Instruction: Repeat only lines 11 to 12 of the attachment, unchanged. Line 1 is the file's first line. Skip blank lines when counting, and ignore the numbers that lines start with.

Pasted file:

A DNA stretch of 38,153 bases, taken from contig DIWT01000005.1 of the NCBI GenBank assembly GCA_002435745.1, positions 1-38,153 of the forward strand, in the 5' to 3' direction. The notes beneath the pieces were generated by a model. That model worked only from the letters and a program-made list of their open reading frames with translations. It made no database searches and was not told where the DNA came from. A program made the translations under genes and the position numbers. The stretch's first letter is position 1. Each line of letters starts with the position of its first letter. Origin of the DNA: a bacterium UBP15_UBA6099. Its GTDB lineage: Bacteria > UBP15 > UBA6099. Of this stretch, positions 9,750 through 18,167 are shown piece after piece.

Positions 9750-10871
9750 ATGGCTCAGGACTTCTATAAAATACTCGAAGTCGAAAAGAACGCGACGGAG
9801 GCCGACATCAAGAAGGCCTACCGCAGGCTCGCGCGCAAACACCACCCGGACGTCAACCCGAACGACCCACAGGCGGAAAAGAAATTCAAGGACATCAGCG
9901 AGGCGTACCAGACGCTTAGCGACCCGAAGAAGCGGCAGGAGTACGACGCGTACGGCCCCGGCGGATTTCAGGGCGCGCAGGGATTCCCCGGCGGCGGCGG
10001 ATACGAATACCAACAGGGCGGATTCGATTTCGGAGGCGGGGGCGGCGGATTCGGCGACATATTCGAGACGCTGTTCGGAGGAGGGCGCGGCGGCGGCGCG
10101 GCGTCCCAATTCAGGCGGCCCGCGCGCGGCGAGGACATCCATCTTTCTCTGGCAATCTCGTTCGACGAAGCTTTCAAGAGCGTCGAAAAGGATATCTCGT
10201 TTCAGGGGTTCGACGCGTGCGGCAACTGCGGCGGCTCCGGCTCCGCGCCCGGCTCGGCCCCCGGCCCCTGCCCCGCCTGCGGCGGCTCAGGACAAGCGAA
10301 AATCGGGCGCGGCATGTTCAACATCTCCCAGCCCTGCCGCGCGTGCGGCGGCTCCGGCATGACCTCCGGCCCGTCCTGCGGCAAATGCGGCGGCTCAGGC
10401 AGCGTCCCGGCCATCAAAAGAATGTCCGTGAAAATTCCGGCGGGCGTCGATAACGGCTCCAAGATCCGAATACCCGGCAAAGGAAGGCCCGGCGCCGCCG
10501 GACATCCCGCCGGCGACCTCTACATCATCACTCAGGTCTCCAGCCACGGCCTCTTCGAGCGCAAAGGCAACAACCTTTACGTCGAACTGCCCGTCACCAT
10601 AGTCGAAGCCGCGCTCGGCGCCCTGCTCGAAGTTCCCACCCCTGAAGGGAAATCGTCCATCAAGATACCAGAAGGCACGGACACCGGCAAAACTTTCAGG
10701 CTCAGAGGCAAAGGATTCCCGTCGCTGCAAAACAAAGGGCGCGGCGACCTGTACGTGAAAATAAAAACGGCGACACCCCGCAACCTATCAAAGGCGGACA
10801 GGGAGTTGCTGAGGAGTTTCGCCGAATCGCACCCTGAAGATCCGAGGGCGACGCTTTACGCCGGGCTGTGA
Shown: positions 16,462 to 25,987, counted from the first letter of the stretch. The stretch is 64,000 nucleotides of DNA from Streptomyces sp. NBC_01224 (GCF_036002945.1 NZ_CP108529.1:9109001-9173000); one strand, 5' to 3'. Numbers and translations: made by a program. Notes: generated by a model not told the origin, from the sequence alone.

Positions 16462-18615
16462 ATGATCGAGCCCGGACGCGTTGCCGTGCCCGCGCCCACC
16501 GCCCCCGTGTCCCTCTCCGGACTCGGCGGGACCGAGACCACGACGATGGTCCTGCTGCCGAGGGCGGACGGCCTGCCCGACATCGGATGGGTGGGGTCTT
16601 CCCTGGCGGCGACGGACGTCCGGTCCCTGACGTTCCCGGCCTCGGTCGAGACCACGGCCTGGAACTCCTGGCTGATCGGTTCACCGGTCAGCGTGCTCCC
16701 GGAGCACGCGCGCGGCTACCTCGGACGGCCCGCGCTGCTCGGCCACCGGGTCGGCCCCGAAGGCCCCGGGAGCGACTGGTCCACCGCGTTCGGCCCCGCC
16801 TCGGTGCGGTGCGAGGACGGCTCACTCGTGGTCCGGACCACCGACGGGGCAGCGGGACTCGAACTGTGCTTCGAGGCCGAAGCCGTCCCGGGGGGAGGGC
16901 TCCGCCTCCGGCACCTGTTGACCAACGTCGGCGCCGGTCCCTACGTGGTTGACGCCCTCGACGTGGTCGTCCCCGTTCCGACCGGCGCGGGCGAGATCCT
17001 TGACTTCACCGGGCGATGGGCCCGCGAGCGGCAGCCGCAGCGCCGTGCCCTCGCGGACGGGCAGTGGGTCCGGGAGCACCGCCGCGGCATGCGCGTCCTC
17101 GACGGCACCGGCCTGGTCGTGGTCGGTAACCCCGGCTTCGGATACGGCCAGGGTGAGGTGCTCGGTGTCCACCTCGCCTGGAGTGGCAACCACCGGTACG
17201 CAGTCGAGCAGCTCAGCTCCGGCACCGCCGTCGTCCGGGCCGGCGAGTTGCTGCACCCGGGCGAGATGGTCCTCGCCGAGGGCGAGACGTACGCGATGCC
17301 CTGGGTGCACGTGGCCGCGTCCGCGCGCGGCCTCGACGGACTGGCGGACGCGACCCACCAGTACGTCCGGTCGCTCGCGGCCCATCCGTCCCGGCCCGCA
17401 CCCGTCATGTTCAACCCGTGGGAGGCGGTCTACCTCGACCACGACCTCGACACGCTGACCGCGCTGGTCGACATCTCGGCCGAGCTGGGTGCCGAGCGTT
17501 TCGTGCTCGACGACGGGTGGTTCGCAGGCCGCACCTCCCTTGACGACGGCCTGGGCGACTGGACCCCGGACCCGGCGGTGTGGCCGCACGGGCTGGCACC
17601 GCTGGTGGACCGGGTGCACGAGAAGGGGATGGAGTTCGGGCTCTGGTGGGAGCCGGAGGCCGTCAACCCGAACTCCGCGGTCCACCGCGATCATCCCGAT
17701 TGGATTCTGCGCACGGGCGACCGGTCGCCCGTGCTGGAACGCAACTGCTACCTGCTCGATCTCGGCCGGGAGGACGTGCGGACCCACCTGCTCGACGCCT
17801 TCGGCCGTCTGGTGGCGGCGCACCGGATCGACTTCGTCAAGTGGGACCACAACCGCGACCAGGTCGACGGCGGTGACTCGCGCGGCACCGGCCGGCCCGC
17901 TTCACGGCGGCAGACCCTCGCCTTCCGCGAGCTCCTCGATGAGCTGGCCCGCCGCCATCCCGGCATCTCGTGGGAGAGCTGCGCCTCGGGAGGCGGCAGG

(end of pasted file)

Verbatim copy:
10501 GACATCCCGCCGGCGACCTCTACATCATCACTCAGGTCTCCAGCCACGGCCTCTTCGAGCGCAAAGGCAACAACCTTTACGTCGAACTGCCCGTCACCAT
10601 AGTCGAAGCCGCGCTCGGCGCCCTGCTCGAAGTTCCCACCCCTGAAGGGAAATCGTCCATCAAGATACCAGAAGGCACGGACACCGGCAAAACTTTCAGG